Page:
NEW YORK - The Dow Jones industrials posted their fourth straight winning week Friday after surprisingly strong home sales and durable-goods orders bolstered investor hopes for a sustainable economic recovery.
Analysts said news that U.S. troops had captured some of Saddam Hussein's bodyguards in a raid in Iraq helped power Friday's strong market advance. Volume also was somewhat light, creating sharper price swings.
"A lot of investors were worried about whether the economy is picking up. But the (reports) were pretty good, so that gives investors a little confidence to get back into the market," said Brian Williamson, an equity trader at The Boston Company Asset Management.
The Dow closed up 172.06, or 1.9 percent, at 9,284.57, following a loss of 82 points in the previous session. It was the Dow's biggest one-day point advance since June 16, when the blue chips closed 201.84 points higher.
Broader stock indicators also finished higher. The Standard & Poor's 500 index rose 17.08, or 1.7 percent, to 998.68, and the Nasdaq composite index gained 29.28, or 1.7 percent, to 1,730.70.
For the week, all three main gauges finished higher, with the Dow up 1.1 percent, the Nasdaq up 1.3 percent, and the S&P up 0.5 percent. The Nasdaq and S&P posted their third winning week out of the last four.
The Commerce Department reported that new orders for durable goods - costly manufactured products expected to last at least three years - increased 2.1 percent in June from May. That was the biggest advance since January and marked a stronger performance than the 1.2 percent rise that economists were forecasting.
In a separate report, the department said sales of new, single-family homes rose at a seasonally adjusted annual rate of 1.16 million units in June, a 4.7 percent increase over May's level. Economists had been predicting a decline.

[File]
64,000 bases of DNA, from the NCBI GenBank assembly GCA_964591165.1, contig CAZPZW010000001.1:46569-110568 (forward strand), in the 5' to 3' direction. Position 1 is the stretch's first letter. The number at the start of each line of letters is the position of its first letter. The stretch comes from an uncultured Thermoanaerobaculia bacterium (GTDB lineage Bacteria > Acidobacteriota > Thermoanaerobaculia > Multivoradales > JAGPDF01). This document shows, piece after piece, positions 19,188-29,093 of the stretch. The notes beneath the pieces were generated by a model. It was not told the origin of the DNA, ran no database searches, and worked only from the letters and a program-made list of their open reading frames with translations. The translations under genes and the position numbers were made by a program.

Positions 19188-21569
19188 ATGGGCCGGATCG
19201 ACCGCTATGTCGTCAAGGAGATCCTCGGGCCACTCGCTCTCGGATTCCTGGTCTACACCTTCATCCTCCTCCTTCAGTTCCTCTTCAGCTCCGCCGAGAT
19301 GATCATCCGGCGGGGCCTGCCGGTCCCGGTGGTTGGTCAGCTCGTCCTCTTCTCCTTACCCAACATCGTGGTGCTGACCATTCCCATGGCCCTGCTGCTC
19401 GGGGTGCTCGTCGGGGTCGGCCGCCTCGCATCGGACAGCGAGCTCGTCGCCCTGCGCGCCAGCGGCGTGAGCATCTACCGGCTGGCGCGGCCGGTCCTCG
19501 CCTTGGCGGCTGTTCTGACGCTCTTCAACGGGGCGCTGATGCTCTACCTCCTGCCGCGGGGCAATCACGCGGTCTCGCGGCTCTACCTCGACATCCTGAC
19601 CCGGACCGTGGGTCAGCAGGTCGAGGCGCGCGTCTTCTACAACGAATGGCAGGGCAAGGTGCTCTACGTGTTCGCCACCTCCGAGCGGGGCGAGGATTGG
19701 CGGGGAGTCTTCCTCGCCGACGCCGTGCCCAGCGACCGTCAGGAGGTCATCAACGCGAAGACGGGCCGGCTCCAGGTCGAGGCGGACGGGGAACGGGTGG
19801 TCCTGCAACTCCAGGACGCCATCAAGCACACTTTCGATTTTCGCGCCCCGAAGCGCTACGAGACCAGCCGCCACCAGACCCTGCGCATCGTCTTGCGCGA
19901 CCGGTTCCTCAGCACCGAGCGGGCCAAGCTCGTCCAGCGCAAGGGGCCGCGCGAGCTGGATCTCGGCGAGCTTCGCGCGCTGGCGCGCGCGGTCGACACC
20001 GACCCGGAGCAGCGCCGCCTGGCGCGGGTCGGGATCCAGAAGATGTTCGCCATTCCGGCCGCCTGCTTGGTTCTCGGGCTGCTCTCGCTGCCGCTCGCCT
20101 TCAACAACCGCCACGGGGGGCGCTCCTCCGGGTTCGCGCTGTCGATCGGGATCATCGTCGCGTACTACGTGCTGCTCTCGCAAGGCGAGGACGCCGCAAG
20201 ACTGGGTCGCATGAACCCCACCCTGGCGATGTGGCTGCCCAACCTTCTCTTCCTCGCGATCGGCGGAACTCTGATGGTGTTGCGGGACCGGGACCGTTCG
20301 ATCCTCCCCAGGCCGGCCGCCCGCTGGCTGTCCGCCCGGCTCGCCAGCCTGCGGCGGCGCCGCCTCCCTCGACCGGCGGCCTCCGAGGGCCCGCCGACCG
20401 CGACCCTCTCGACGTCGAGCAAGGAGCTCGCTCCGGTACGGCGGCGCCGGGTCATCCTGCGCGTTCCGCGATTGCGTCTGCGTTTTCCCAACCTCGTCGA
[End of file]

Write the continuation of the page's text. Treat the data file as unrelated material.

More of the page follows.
Meanwhile, a senior U.S. Army officer said at least five of the 13 people captured in a raid in Iraq are believed to be members of Saddam's personal security detail. Maj. Gen. Ray Odierno said it was too early to tell if the guards could help lead Americans to Saddam.
Trading has been choppy in recent days as investors sift through the second-quarter earnings season. Analysts say investors are hoping to find strong evidence that the economy is firmly back on track.
"The economic data overall has been pretty good. But there's a lot of good and bad earnings reports leading to day-to-day volatility," said Barry Berman, head trader for Robert W. Baird & Co.
All 30 Dow components posted gains. They included Alcoa, which increased 87 cents to $26.71 despite Thursday's disclosure by the aluminum maker that interruptions at two of its plants would reduce earnings in the second half of the year by $15 million to $25 million.
Pfizer rose 49 cents to $33.04 even though the drug company reported a loss of $3.59 billion due to nearly $6 billion in expenses related to the recent acquisition of Pharmacia Corp.
Gateway added 46 cents to $4.14. The computer and electronics maker's quarterly report and projections, released after Thursday's close, both exceeded Wall Street projections.
Decliners included Internet auctioneer eBay, which fell $3.50 to $112.24, despite posting record profits after Thursday's close and announcing a two-for-one stock split. The company's revised growth projections were not as bullish as many investors had hoped.
Advancing issues outnumbered decliners 2 to 1 on the New York Stock Exchange.
The Russell 2000 index, which tracks smaller company stocks, rose 3.62, or 0.8 percent, to 468.88.
Overseas, Japan's Nikkei stock average fell 0.2 percent. In Europe, Britain's FTSE 100 lost 0.4 percent, France's CAC-40 dropped 1.5 percent, and Germany's DAX index fell 0.5 percent.